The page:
3rd March

Jack Fetches the Coal

Jack was passing an inn and fancied a pint of beer, but he’d no money. The innkeeper said, ‘If ye dae a wee job for me ye’ll get a pint for yer trouble. Away tae the cellar and fetch some coal for the fire.’

So Jack takes the coal scuttle and opens the trapdoor to the cellar and starts climbing down the ladder. After a while he thinks, This is an awfie deep cellar. And a while later he thinks, And awfie dark, tae. And some time after that he thinks, I’ll just away back up and forget aboot the pint.

But at that moment he reaches the foot of the ladder. He’s in a cave piled high with heaps of loose coal, and he can see this because there’s a red light glowing, round a corner. He keeks round the corner and sees a huge roaring furnace, being stoked by the Devil, and inside it are the shapes of people burning in eternal agony.

Jack thinks, I’m no hingin aboot, but I may as well take some coal since I’m here, so very quietly he fills the scuttle, then starts back up the ladder. It’s hard work with the full scuttle but he’s doing fine till a big lump of coal slips out and falls to the bottom with a terrible crash. So now he can hear the Devil coming after him. Jack climbs faster, he can feel the weight of the Devil on the ladder below, and now he’s catching at his heels, spitting and cursing, but Jack makes it into the inn, slams the trapdoor down and stag- gers up to the bar.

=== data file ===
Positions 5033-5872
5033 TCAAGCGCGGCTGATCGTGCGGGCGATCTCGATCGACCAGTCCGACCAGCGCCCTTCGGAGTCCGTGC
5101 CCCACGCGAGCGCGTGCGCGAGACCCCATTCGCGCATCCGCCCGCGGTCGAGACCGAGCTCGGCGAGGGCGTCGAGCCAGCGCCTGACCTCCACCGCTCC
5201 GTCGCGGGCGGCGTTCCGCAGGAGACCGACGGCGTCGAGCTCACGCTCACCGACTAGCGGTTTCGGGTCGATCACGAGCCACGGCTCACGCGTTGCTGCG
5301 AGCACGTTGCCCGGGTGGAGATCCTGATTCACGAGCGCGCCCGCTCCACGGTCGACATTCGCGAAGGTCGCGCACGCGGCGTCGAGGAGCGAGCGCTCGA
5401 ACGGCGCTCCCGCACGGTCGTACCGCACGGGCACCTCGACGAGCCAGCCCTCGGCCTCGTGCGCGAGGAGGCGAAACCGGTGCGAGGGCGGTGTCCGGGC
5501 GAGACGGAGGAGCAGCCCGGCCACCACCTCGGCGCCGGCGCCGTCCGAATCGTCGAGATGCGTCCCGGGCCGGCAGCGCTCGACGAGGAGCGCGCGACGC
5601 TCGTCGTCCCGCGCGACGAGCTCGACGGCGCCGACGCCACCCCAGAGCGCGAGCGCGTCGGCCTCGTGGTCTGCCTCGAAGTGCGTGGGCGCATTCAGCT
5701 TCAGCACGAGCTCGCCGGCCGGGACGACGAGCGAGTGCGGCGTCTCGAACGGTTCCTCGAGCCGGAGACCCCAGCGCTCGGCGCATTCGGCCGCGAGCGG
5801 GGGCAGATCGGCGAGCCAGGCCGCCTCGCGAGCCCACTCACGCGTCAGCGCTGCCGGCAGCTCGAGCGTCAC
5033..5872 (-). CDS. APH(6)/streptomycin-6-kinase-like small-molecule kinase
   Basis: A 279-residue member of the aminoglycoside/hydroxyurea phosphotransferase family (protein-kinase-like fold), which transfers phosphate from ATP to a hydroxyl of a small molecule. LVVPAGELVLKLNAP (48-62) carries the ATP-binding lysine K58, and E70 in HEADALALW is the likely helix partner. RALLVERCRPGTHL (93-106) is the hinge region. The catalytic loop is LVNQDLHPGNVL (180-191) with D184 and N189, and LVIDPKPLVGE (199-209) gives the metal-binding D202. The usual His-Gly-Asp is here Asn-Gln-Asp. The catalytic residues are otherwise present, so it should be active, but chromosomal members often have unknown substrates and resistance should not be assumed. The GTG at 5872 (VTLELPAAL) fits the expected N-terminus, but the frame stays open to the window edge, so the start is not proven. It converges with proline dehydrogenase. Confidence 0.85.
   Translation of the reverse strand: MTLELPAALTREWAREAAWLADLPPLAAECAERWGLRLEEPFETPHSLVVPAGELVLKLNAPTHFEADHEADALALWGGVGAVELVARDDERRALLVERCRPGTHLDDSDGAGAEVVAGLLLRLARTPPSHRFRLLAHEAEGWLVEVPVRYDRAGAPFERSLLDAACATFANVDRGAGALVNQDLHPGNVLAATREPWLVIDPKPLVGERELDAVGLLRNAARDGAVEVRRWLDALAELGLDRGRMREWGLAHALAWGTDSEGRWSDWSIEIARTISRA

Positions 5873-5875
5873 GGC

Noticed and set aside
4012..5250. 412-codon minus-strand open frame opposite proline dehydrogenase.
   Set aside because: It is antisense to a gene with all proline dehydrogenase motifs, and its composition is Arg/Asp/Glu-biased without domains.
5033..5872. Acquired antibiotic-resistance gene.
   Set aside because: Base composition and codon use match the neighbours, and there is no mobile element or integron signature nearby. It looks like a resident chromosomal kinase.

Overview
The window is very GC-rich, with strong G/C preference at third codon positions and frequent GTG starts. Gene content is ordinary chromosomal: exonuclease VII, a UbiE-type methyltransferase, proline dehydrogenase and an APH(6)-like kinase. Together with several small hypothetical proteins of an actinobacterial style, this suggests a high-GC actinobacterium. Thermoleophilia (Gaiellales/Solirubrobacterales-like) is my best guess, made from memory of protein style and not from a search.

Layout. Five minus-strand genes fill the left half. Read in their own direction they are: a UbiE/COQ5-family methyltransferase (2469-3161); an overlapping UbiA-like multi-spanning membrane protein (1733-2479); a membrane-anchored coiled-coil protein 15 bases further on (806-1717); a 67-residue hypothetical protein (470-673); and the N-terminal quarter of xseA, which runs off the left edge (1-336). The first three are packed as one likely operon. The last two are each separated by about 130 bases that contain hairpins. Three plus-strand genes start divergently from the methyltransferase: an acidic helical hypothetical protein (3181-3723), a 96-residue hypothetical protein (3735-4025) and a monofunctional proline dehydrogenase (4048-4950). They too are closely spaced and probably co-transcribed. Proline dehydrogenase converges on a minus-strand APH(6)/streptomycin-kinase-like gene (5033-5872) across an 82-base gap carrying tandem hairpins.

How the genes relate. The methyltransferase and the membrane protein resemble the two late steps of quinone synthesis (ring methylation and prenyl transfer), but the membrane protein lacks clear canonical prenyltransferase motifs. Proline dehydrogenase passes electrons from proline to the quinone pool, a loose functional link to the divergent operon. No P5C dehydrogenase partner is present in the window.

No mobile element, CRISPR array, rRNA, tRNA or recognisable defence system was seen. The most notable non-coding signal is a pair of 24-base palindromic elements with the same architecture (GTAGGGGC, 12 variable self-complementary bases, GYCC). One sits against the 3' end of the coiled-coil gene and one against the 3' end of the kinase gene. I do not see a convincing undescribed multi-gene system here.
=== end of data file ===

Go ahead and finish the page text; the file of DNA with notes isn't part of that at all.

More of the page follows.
‘There’s yer coal,’ he says, peching and sweating.

‘And here’s yer pint,’ says the innkeeper. ‘I was wondering where ye’d got tae.’

What Jack’s wondering is if he’s just woken up from a nightmare. ‘That’s an awfie deep, dark cellar ye hae,’ he says.

‘Aye,’ says the innkeeper, ‘but I’ll tell ye something I never hae ony bother wi, and that’s damp,’ and he gives Jack a diabolical wink. And Jack knocks his pint back in a oner, and runs for the door, and never goes near that inn again.

Reader: James Robertson
Fiddle: Aidan O'Rourke
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